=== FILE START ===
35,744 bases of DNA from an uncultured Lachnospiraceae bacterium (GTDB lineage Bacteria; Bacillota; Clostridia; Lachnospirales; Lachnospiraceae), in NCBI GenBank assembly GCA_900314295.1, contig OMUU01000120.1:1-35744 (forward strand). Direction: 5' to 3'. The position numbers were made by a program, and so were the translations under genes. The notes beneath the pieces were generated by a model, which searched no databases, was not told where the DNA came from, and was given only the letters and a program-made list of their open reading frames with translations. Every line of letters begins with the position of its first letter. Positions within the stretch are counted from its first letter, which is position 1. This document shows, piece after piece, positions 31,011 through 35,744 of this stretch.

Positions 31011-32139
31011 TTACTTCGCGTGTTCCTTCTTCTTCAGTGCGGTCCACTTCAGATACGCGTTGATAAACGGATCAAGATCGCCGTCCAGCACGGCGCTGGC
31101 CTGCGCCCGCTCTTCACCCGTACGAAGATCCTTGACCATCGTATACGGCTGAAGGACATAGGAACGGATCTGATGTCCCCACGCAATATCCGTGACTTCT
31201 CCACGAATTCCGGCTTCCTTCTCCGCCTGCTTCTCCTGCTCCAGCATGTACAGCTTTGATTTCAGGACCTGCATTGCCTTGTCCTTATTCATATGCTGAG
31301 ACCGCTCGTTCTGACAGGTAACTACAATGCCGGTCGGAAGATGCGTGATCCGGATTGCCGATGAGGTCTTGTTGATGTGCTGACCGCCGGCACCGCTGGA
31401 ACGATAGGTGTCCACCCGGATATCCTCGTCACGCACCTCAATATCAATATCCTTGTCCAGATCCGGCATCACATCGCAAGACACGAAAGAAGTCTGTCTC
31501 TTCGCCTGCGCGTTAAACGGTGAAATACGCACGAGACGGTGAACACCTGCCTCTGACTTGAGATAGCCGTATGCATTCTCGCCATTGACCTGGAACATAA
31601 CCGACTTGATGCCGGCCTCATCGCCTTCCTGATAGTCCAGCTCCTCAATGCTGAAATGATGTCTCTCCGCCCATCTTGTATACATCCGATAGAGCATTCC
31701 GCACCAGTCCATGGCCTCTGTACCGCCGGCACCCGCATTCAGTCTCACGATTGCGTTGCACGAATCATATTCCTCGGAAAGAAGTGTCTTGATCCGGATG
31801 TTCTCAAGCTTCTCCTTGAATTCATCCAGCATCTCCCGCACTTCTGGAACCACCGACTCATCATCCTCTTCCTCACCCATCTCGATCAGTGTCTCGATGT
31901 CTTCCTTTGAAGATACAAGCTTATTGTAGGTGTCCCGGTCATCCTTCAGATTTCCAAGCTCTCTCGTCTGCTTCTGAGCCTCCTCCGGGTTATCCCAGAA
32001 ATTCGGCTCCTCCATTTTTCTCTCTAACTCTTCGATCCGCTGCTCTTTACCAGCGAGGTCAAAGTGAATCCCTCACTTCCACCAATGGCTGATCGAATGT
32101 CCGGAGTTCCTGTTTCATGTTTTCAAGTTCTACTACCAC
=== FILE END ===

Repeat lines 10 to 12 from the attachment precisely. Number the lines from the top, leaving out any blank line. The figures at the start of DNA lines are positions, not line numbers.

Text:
31701 GCACCAGTCCATGGCCTCTGTACCGCCGGCACCCGCATTCAGTCTCACGATTGCGTTGCACGAATCATATTCCTCGGAAAGAAGTGTCTTGATCCGGATG
31801 TTCTCAAGCTTCTCCTTGAATTCATCCAGCATCTCCCGCACTTCTGGAACCACCGACTCATCATCCTCTTCCTCACCCATCTCGATCAGTGTCTCGATGT
31901 CTTCCTTTGAAGATACAAGCTTATTGTAGGTGTCCCGGTCATCCTTCAGATTTCCAAGCTCTCTCGTCTGCTTCTGAGCCTCCTCCGGGTTATCCCAGAA